The Board’s adverse decision against the engineer was affirmed by the district court which held that the state statute did not authorize design or construction of buildings by an engineer. On appeal, the appellate court reversed the Board and the district court. As explained by the court, the state statute appears on the one hand to restrict a licensee to only the service to which he is licensed, but then in another section of the same regulation, permits the licensee to accept assignments to perform “those phases of the project in which the licensee is qualified.” As understood by the court, the regulations specifically provide for licensees to draft outside their specialty if qualified by education and experience, but the regulations do not require the licensee to obtain multiple specialty licenses.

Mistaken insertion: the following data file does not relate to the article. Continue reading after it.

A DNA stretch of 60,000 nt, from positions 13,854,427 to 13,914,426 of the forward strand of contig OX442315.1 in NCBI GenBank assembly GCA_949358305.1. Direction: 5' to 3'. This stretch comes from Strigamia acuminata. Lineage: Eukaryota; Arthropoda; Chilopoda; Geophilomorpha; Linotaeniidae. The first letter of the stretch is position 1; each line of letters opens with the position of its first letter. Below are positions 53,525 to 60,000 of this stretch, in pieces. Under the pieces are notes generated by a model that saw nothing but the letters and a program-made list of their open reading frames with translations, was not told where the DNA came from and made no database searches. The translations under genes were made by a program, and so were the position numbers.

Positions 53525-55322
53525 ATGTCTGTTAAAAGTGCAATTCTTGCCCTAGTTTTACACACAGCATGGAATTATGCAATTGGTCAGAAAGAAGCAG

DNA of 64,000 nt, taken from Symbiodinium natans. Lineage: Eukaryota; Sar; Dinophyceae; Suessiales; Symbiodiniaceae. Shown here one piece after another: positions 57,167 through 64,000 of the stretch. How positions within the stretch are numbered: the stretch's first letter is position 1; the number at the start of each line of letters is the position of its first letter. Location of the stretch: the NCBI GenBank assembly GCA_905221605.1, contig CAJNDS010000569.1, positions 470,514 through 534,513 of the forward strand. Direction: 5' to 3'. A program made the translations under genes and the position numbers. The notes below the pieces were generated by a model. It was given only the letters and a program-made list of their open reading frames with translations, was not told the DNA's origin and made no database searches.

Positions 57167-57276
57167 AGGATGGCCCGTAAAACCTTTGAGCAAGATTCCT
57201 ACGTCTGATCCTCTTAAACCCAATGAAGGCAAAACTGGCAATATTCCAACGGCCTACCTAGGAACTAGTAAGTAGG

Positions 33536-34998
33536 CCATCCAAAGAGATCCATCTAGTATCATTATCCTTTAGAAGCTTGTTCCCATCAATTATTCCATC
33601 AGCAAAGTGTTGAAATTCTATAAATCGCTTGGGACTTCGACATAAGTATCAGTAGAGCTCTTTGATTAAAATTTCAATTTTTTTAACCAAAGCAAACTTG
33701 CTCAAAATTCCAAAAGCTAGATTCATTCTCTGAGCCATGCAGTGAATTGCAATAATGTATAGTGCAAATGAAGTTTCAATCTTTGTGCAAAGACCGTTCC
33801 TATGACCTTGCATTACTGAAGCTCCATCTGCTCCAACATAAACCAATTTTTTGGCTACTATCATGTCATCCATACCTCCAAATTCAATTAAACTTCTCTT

The court considered cases from other states holding a licensed professional engineer must also have an architectural license when performing services that might be legally performed by an architect, “but only when the functions he or she has performed are outside the scope of his or her engineering license.” Other jurisdictions hold that a licensed professional performing services that could properly be regarded as within both the architectural and engineering governing statutes, is considered to perform under the statute under which he or she was licensed and is not affected by the fact that the services fall incidentally within the purview of the other (architectural or engineering) licensing statute . In this case, the court held that by failing to determine whether the engineer was qualified to prepare the plans as an engineer, the Board prevented the practice of another legally recognized profession – engineering. “A licensing statute should not be applied in a manner that would prevent the practice of any other legally recognized profession,” says the court. Schmidt v. Kansas State Board of Technical Professions, 21 P.3d 542 (Kans. 2001).